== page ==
Meningioma Cancer Treatment Options

meningioma
Smear of meningioma displaying
typical whorl formations.

Approximately 22,000 new cases of brain or spinal cord cancer are diagnosed each year in the United States 1. There are several different types of brain cancer that arise from different cells found in the brain. Tumors that form in the meninges, the tissues that line the outer part of the brain as well as the spinal cord, are referred to as meningiomas. This particular form of brain cancer is more common in women than men, and incidence increases with age. 1

While the majority of these particular tumors are benign, there are a small percentage of meningiomas that are malignant and may come back or spread after initial treatment.

Treatment options for meningiomas may include one or more of the following treatment options:

Watchful Waiting
Since meningiomas usually are slow-growing and may not cause any severe symptoms, a watchful waiting approach may be taken where no treatment is performed until symptoms occur and become bothersome. This is especially the case in elderly patients who may not be able to tolerate surgery, chemotherapy and/or radiation therapy.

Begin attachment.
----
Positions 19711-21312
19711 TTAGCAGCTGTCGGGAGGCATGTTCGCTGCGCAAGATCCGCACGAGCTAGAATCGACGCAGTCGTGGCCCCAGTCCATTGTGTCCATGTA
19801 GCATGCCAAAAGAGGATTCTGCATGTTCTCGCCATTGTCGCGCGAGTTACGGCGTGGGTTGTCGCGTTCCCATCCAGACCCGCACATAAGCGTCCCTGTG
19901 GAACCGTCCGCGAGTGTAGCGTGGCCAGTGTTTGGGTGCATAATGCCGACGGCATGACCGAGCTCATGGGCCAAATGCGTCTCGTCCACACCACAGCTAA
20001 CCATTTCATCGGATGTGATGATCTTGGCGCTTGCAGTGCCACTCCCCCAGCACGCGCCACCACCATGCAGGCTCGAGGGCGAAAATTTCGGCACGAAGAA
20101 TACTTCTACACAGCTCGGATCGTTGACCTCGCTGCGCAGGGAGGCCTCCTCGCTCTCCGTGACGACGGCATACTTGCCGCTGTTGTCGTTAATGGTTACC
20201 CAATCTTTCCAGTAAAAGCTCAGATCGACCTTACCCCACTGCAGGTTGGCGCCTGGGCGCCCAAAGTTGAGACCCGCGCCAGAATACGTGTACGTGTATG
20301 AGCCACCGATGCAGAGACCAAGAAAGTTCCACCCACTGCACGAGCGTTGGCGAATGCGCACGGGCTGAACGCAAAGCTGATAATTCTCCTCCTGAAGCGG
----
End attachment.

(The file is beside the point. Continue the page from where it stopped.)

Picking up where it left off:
Surgery
This form of brain cancer typically is treated with surgery, and majority of the time meningiomas can be cured with the surgical removal.
Radiation Therapy
In those tumors that are not entirely removed with surgery, radiation may be given afterwards in order to try to destroy the remaining tumor cells. In some patients, radiation may be given instead of surgery depending on the location of the tumor.
Chemotherapy
If the meningioma is not completely removed with either surgery or radiation therapy, chemotherapy may be an alterative treatment option. However, it is not clear if chemotherapy is beneficial in treating this form of brain cancer.

References

  1. American Cancer Society. Brain and Spinal Cord Tumors in Adults Detailed Guide. Accessed on November 10, 2010.

 

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